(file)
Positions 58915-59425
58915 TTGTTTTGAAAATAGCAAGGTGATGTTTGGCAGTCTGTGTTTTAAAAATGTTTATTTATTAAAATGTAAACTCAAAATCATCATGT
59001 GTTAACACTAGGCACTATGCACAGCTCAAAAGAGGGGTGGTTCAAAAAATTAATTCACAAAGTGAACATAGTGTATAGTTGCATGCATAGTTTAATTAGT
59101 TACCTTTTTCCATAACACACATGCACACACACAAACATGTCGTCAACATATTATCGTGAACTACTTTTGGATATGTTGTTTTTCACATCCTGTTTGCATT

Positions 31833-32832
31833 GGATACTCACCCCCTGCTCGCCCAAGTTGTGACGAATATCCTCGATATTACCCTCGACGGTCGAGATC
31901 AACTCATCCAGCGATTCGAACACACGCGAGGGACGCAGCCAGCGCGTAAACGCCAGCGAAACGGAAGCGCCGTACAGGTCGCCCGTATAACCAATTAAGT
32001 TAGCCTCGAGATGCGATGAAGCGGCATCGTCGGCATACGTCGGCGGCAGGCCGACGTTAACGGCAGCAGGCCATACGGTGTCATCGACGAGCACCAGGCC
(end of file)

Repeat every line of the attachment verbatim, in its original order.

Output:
Positions 58915-59425
58915 TTGTTTTGAAAATAGCAAGGTGATGTTTGGCAGTCTGTGTTTTAAAAATGTTTATTTATTAAAATGTAAACTCAAAATCATCATGT
59001 GTTAACACTAGGCACTATGCACAGCTCAAAAGAGGGGTGGTTCAAAAAATTAATTCACAAAGTGAACATAGTGTATAGTTGCATGCATAGTTTAATTAGT
59101 TACCTTTTTCCATAACACACATGCACACACACAAACATGTCGTCAACATATTATCGTGAACTACTTTTGGATATGTTGTTTTTCACATCCTGTTTGCATT

Positions 31833-32832
31833 GGATACTCACCCCCTGCTCGCCCAAGTTGTGACGAATATCCTCGATATTACCCTCGACGGTCGAGATC
31901 AACTCATCCAGCGATTCGAACACACGCGAGGGACGCAGCCAGCGCGTAAACGCCAGCGAAACGGAAGCGCCGTACAGGTCGCCCGTATAACCAATTAAGT
32001 TAGCCTCGAGATGCGATGAAGCGGCATCGTCGGCATACGTCGGCGGCAGGCCGACGTTAACGGCAGCAGGCCATACGGTGTCATCGACGAGCACCAGGCC